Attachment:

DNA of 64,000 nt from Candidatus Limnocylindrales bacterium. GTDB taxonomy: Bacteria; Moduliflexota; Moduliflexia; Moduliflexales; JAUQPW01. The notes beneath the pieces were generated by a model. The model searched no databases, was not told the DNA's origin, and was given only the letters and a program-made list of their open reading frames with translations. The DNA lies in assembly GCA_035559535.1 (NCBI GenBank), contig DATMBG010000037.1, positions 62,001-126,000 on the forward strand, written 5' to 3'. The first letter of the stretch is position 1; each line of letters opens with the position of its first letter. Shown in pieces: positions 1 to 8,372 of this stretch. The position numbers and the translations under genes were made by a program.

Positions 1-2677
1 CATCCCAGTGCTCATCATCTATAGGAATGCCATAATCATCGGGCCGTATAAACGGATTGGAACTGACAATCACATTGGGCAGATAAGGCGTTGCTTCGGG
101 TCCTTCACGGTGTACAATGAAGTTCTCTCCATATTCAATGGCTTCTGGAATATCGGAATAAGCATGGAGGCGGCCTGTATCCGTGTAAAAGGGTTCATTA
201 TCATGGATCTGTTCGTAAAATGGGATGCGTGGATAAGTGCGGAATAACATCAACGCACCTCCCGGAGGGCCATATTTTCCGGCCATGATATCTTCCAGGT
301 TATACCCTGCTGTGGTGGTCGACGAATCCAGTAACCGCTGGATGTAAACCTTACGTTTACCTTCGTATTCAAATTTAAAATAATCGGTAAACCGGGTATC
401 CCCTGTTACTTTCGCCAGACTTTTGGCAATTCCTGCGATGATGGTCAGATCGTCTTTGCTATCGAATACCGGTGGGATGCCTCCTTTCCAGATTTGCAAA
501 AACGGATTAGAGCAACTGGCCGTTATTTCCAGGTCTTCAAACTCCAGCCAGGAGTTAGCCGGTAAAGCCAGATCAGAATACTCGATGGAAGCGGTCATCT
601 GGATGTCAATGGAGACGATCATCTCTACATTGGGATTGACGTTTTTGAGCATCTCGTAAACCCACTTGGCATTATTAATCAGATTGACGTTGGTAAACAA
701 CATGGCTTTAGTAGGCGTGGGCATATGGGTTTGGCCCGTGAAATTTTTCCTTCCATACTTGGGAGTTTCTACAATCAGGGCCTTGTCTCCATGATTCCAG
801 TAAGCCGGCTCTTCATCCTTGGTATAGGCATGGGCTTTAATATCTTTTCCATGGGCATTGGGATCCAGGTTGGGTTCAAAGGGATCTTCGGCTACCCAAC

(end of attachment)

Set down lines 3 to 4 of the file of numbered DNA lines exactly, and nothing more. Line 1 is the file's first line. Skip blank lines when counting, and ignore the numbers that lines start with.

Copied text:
1 CATCCCAGTGCTCATCATCTATAGGAATGCCATAATCATCGGGCCGTATAAACGGATTGGAACTGACAATCACATTGGGCAGATAAGGCGTTGCTTCGGG
101 TCCTTCACGGTGTACAATGAAGTTCTCTCCATATTCAATGGCTTCTGGAATATCGGAATAAGCATGGAGGCGGCCTGTATCCGTGTAAAAGGGTTCATTA